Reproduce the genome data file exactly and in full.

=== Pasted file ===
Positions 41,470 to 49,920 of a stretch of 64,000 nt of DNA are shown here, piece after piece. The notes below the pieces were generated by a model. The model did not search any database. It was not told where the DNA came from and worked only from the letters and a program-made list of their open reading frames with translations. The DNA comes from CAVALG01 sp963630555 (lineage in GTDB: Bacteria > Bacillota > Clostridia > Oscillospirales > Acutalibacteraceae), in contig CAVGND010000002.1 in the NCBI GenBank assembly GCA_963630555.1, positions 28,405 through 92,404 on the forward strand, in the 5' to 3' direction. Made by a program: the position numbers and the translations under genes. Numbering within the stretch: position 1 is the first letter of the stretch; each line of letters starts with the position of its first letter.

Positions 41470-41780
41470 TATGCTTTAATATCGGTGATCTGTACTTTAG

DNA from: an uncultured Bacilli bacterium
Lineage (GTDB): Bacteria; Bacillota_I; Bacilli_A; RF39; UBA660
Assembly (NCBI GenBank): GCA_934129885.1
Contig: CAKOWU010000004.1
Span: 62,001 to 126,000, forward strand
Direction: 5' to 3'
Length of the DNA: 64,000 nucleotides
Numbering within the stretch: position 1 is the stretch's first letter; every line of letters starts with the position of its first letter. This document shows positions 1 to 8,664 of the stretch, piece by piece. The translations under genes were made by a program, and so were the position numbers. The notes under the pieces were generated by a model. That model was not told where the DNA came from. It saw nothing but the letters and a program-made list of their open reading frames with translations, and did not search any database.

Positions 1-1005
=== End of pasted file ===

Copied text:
Positions 41,470 to 49,920 of a stretch of 64,000 nt of DNA are shown here, piece after piece. The notes below the pieces were generated by a model. The model did not search any database. It was not told where the DNA came from and worked only from the letters and a program-made list of their open reading frames with translations. The DNA comes from CAVALG01 sp963630555 (lineage in GTDB: Bacteria > Bacillota > Clostridia > Oscillospirales > Acutalibacteraceae), in contig CAVGND010000002.1 in the NCBI GenBank assembly GCA_963630555.1, positions 28,405 through 92,404 on the forward strand, in the 5' to 3' direction. Made by a program: the position numbers and the translations under genes. Numbering within the stretch: position 1 is the first letter of the stretch; each line of letters starts with the position of its first letter.

Positions 41470-41780
41470 TATGCTTTAATATCGGTGATCTGTACTTTAG

DNA from: an uncultured Bacilli bacterium
Lineage (GTDB): Bacteria; Bacillota_I; Bacilli_A; RF39; UBA660
Assembly (NCBI GenBank): GCA_934129885.1
Contig: CAKOWU010000004.1
Span: 62,001 to 126,000, forward strand
Direction: 5' to 3'
Length of the DNA: 64,000 nucleotides
Numbering within the stretch: position 1 is the stretch's first letter; every line of letters starts with the position of its first letter. This document shows positions 1 to 8,664 of the stretch, piece by piece. The translations under genes were made by a program, and so were the position numbers. The notes under the pieces were generated by a model. That model was not told where the DNA came from. It saw nothing but the letters and a program-made list of their open reading frames with translations, and did not search any database.

Positions 1-1005